September 23, 2020

The activities of cyber-criminals, whether working individually, as part of a small gang, as organised crime groups, or even for a nation state, have resulted in annual total cyber-crime revenue estimated at USD1.5 trillion. Banks remain a prime target for cyber-criminals because they are critical infrastructure that can facilitate direct access to cash/funds.

SWIFT recently published a report describing the money laundering relevant to large-scale cyber heists against banks’ high-value payment systems and ATM related systems, including back office payment systems. Such cyber attacks involve being able to manipulate or subvert the correct operation of high-value payment systems or management systems controlling a number of ATMs.


Setting up accounts to be used in a cyber-heist is a key step as these accounts will be the destination of the funds after they have been stolen. The establishment of these fraudulent accounts, by whichever method, might be facilitated by weak or ineffective policies and controls linked to the customer due diligence processes and also by lack of training of front-line staff. In order to avoid suspicion, fraudulent accounts might be set up several months before the heist, and so are empty and unused.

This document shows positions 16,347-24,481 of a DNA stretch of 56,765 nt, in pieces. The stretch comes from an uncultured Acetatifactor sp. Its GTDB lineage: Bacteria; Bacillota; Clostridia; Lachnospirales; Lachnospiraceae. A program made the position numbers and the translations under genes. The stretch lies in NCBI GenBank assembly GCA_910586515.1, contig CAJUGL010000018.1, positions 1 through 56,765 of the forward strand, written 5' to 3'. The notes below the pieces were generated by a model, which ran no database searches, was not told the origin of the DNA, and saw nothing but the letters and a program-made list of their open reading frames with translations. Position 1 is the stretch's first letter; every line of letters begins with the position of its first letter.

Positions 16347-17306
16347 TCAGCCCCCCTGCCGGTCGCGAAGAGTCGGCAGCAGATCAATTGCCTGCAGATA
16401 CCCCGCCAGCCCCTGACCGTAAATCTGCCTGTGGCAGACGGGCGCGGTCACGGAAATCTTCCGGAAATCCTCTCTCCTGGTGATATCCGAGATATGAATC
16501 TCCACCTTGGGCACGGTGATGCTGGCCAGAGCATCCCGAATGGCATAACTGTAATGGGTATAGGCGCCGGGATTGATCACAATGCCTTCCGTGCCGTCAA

The effectiveness of a financial institution’s KYC and screening processes are important factors – and is likely why certain institutions in certain jurisdictions are targeted for illicit activity. Institutions with a reputation for weak AML controls will be prime targets for professional criminal organisations.

A common denominator that underpins cyber-crime is the essential function of the money-mule. Accounts used for money-muling may be created by those complicit in the criminal activity or may belong to unsuspecting individuals tricked into allowing their account to be used for criminal purposes. The number of money-mules involved in placement activities for a large-scale cyber-heist varies but has often been seen to involve around 10 individuals. However, there are exceptions to this. For example, an attack against one bank which is considered to be linked to the Lazarus Group involved 12,000 ATM withdrawals being performed in approximately a two-hour timeframe across 28 countries, pointing to a large and organised group of money-mules being involved.


Monies withdrawn from ATMs in cyber-crime are often immediately exchanged into US Dollars at money exchanges. This step in the process suggests complicity by employees at money exchanges to support a money laundering process or it could indicate negligence. However, in some instances, especially after cyber-heists relating to nation state actors like the Lazarus Group, it might be the case that the fate of these stolen funds is to be channelled via other layering techniques in order to further hide the path of the stolen funds.
Setting up of front companies is a method used to circumvent the adverse impact of imposed sanctions and to enable covert access to the global financial system. Lax regulations and conditions that govern company registration and reporting requirements in East Asia make especially this region an attractive place to do business, as well as vulnerable to being abused.